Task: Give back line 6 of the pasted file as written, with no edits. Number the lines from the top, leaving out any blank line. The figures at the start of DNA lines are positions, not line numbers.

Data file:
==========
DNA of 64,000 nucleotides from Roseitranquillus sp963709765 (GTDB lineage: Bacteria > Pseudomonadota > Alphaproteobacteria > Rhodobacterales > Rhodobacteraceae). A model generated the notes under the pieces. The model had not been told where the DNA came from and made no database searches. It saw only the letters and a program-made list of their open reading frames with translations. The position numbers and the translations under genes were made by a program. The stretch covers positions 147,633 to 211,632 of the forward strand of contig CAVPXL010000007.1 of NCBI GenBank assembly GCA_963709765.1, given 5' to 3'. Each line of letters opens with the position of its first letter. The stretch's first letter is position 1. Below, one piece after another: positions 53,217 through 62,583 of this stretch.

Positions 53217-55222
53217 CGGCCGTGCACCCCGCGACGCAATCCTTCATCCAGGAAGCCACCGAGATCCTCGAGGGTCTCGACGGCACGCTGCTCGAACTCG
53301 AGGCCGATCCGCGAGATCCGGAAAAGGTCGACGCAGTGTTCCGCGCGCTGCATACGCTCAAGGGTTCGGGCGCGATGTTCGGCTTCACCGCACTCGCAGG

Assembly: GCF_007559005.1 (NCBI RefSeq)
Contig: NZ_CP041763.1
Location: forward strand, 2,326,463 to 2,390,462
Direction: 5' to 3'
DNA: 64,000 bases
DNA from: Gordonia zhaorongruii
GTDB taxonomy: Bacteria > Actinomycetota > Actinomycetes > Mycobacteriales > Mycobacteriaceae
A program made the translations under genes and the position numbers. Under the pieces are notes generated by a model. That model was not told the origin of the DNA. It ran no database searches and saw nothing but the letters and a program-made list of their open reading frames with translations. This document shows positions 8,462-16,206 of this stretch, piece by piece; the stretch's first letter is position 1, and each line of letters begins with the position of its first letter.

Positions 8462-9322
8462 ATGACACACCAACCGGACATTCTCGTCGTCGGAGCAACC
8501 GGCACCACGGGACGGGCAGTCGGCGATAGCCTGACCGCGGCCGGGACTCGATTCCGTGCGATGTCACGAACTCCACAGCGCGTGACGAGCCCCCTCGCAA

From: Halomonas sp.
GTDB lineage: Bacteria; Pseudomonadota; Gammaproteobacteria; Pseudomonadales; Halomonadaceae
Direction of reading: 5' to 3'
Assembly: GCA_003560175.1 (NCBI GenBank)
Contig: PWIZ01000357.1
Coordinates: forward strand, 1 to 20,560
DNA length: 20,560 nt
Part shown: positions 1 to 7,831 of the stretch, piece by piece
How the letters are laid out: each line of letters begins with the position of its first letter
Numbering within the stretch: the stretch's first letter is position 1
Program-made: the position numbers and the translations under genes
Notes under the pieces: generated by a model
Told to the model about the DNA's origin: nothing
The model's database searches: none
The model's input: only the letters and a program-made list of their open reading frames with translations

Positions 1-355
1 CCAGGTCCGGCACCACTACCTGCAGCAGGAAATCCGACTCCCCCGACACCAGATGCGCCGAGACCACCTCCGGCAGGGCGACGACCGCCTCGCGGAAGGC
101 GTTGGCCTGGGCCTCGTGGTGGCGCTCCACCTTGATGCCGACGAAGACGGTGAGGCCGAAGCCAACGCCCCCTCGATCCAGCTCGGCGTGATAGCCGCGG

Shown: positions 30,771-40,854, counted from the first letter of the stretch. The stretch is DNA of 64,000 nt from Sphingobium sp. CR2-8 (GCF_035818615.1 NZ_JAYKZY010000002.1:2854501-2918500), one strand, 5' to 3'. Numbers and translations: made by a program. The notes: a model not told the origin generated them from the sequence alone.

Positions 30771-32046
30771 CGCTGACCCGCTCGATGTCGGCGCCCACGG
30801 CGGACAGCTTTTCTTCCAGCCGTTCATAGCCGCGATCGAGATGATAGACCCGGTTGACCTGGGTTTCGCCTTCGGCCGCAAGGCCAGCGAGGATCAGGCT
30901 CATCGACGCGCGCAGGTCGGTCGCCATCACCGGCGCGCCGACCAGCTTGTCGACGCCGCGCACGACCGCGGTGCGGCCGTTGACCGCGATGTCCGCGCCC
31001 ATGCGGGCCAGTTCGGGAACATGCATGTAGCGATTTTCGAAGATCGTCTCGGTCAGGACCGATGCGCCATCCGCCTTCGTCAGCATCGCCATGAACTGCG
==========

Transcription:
Contig: NZ_CP041763.1